Two British human rights advocates who went missing in Doha a week ago were arrested by authorities here for “violating the provisions of the laws of the State of Qatar,” the Ministry of Foreign Affairs has said.
In a statement, MOFA said that 52-year-old Krishna Upadhyaya and 36-year-old Ghimire Gundev were arrested on Aug. 31 and are being interrogated in a manner “consistent with the principles of human rights enshrined in the Constitution and the laws of the State of Qatar.”
The Qatar government did not provide any details on the specific nature of the offenses the men are alleged to have committed.
The two men, who are of Nepali descent, had been visiting Qatar to write a report on Nepali workers, according to their employer, Norway-based charity Global Network for Rights and Development (GNRD).
The men lost communication with GNRD and friends and family last Sunday, after checking out of their hotel and complaining about being followed by plainclothes police officers during their trip.
They never boarded their flight home, and three days later, GNRD released a statement demanding answers from Qatar about their employees’ whereabouts.
In the latest turn of events, GNRD has posted a message from Upadhyaya to his family on its website, as conveyed by a British embassy official who visited the duo last night:
“I am well, I have been well looked after and I will be home soon. We have been arrested due to problems with our paperwork.”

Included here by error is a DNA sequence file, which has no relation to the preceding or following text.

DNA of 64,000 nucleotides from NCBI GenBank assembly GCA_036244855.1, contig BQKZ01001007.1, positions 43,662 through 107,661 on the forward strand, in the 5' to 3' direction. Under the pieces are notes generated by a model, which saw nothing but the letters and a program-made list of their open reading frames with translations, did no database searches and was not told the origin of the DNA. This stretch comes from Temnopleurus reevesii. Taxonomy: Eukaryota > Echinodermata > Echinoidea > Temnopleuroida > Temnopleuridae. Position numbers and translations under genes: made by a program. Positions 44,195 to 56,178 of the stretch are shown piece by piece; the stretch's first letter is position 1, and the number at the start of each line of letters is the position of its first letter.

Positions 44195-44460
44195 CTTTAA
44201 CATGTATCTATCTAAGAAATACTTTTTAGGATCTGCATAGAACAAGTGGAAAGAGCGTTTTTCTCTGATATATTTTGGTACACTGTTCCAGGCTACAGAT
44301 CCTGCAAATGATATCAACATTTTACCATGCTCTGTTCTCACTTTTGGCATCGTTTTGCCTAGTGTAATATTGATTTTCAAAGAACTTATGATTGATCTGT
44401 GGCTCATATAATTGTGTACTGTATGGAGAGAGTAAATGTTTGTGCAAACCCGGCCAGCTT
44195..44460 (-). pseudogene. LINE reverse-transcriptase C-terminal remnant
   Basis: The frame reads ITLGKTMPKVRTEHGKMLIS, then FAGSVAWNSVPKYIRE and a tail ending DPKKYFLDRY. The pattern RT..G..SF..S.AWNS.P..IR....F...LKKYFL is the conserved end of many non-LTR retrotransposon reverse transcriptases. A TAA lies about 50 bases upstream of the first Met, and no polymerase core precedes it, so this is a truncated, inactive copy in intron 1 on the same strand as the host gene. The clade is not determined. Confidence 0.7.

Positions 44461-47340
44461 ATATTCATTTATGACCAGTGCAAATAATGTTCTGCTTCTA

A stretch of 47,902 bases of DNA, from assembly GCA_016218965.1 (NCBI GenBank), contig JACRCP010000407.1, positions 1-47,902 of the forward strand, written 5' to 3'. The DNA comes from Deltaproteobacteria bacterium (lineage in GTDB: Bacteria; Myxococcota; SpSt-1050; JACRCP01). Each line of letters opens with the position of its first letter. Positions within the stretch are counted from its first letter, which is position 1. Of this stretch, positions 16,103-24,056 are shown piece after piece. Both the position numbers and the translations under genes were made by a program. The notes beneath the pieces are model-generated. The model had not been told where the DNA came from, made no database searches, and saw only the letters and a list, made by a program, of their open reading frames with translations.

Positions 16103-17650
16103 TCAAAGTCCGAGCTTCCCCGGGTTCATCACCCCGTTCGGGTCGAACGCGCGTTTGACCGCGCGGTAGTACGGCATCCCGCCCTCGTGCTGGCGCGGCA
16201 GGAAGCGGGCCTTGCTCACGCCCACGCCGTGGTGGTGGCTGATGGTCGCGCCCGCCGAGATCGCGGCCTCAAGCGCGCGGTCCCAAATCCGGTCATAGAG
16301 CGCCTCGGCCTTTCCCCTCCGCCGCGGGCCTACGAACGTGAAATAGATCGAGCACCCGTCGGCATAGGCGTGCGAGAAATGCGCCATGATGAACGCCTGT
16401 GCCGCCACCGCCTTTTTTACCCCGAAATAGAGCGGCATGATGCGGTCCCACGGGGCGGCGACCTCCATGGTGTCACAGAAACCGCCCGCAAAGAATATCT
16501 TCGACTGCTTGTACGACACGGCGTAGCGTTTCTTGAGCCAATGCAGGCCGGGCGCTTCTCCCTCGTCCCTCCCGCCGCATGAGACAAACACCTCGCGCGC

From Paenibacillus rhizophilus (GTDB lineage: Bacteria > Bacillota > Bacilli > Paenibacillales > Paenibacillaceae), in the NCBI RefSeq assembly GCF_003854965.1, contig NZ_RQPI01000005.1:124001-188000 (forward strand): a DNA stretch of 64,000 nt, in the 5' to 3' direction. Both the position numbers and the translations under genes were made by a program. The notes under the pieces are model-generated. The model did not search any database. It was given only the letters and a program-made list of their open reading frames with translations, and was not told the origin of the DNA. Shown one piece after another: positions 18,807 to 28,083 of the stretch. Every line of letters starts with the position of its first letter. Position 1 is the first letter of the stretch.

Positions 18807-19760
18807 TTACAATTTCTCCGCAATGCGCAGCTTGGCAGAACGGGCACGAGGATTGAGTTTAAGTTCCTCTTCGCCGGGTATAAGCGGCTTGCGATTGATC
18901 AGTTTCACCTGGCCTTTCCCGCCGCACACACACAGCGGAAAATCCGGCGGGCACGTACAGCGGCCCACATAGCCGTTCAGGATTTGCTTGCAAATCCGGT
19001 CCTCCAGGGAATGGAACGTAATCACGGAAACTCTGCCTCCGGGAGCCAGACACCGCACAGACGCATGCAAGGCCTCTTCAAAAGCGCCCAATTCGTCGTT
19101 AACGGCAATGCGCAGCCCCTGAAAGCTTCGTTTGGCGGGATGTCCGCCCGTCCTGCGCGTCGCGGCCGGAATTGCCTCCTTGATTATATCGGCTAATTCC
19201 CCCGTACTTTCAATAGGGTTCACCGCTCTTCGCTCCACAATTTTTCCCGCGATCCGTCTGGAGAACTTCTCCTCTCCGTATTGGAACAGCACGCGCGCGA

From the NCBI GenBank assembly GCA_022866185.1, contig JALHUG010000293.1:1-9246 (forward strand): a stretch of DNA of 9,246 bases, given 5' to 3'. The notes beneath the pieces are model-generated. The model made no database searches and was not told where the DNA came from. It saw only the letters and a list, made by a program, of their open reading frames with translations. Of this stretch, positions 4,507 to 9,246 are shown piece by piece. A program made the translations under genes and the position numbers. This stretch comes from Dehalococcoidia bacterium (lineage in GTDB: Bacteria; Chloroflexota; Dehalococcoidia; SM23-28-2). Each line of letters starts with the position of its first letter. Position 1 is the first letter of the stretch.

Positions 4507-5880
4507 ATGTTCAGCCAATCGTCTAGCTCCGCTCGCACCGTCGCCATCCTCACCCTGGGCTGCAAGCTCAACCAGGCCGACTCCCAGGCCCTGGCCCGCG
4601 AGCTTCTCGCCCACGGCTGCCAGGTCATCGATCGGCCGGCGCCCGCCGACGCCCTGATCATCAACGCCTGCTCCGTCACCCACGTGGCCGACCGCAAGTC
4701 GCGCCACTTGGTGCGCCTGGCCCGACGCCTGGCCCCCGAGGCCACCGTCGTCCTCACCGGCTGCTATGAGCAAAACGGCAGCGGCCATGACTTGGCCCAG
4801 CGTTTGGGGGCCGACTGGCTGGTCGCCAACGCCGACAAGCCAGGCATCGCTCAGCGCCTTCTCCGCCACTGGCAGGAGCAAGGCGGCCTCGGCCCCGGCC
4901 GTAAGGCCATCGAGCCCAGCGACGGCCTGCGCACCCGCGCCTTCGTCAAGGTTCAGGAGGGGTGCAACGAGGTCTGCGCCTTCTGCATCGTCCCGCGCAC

It is not clear why the two men were apprehended and not allowed to reach their families or employer for an entire week because of paperwork issues.
The decision to detain Upadhyaya and Gundev is a rare move by authorities in Qatar, where foreign journalists and rights activists regularly investigate and critically report on the living and working conditions of migrants ahead of the 2022 World Cup.
Some activists have expressed concern that the detentions signal a change in the government’s direction.
Others wondered if the men were targeted because of their employer, which appears to have ties to the UAE – a country that is involved in a months-long diplomatic dispute with Qatar.
Some observers have also noted several unusual features of GNRD’s operations. Its social media following appears artificially inflated and its sources of funding remains unclear. While the charity lists several companies as sponsors, there is no online trace of most of these firms.
The exception is a UAE consulting firm owned by a man with the same name as GNRD’s president.
When reached for comment, a UK embassy spokesperson told Doha News that consular assistance is being provided for the two men, but said further information could not be provided.